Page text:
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While the wide open fields seen in the middle ground of Albert Bierstadt's painting of the Conway ledges and Moat Mountains are now obscured by trees, this 1869 view can still be recognized today from the Intervale scenic vista on Route 16. The dominant feature near the center of the cliff on the right is known as The Prow as it is shaped like the front of a boat. The earliest artistic portrayal of the Prow on Cathedral Ledge was done by Thomas Cole in one of this three visits to the White Mountains (1827, 1828 or 1839). It is now at the Detroit Institute of the Arts. At its base is a triangular shaped accumulation of broken rocks known as a talus slope. The Prow and talus slope can also be seen in a painting at the New Hampshire Historical Society by Thomas Hill. Asher B. Durand did at least two paintings of Cathedral Ledge. One can be found at the Albany Institute and another in a private collection. The large rocks at the base of the talus slope formed a feature promoted to tourists as the Devil's Den where a "hermit" would entertain visitors.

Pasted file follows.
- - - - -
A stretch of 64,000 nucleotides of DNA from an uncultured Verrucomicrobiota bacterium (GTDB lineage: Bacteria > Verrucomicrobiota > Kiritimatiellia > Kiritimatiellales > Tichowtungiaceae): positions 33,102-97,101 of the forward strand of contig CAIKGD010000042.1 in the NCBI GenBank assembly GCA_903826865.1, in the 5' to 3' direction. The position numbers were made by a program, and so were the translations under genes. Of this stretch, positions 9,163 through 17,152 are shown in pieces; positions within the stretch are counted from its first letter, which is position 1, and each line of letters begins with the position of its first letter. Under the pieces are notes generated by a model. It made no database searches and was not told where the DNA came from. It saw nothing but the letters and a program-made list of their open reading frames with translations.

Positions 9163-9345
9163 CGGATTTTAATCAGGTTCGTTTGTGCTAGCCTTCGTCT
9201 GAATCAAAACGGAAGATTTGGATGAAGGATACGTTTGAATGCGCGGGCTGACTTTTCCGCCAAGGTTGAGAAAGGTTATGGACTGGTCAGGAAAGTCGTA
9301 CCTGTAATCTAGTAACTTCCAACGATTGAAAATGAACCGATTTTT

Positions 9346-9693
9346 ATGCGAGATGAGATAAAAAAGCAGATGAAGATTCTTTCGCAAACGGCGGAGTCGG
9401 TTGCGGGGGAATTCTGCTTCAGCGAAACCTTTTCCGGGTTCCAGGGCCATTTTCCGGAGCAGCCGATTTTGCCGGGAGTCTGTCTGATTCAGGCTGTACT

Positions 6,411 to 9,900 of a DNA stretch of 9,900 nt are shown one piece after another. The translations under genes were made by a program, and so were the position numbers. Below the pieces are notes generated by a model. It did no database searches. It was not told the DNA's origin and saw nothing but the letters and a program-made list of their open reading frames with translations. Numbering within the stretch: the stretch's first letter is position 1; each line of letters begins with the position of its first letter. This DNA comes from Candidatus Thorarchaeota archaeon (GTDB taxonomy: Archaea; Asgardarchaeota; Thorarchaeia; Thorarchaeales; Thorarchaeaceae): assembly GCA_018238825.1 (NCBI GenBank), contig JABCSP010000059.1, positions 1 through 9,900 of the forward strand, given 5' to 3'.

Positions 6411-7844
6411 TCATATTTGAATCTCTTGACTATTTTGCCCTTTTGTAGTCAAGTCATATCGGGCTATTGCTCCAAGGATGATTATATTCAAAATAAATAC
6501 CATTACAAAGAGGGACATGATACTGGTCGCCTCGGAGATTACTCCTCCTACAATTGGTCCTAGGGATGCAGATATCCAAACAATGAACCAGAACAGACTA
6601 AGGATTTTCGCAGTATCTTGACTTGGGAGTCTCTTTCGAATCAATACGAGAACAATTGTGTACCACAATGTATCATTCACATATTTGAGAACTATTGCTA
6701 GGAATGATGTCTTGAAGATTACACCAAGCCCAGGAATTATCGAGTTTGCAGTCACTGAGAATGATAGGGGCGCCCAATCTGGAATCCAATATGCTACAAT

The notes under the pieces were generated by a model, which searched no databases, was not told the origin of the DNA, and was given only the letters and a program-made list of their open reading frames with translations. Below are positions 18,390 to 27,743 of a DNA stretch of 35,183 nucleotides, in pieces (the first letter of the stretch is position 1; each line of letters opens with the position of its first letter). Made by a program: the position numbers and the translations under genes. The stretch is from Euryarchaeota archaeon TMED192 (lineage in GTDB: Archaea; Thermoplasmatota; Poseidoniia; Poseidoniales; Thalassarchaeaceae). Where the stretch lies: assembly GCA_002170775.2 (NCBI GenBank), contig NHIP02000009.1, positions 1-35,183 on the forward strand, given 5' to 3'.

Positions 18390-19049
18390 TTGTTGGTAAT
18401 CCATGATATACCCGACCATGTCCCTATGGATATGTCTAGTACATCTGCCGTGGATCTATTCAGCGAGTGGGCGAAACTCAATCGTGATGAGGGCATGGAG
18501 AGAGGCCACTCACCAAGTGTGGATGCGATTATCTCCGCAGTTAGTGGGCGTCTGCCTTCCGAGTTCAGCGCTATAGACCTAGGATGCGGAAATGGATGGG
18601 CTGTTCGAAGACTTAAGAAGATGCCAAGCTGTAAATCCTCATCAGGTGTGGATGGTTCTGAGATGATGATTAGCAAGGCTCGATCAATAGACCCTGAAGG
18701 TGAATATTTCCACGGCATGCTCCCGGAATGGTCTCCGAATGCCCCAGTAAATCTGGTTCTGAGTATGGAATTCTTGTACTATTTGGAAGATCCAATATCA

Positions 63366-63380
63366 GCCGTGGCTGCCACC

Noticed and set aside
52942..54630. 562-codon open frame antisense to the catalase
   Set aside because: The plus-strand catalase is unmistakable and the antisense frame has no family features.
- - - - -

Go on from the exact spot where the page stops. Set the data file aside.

• Moat Mountain, Intervale, New Hampshire. Circa 1862, by Albert Bierstadt
  • Crag Near Conway, New Hampshire, by Thomas Cole
  • Cathedral Ledge
  • Cathedral Ledge by Lewis and Yardley
  • Climbing routes on Cathedral Ledge
  • Credit for Cathedral Ledge climbing map
  • Thomas Hill
  • Cathedral Ledge by Asher B. Durand
  • Thomas Cole, Hart's Ledge Mote Mountain

The Cathedral is an easy 5 minute walk on the yellow blazed trail from the Cave Wall/Central Wall trail head on Cathedral Ledge Road. The trail head is 5/10 of a mile from the turn off West Side Road.

Bierstadt's painting was once a very famous view of a collection of widely popular and now nearly forgotten nineteenth century tourist attractions with highly significant meanings. 

Let me know if you can see the White Horse, the Prow, the ski jump, the Cathedral, Pitman’s Arch and Devil’s Den. They are all there in front of your eyes if only you know how to “read” the historic landscape. 

The accuracy of the view can be confirmed by comparing it with a period photograph taken by the artist himself, or one of his brothers, as they worked together in the field. The photos served as both research/studies for the later paintings, or as works of art in themselves. Many of them were turned into 3 dimensional images for the stereo viewer.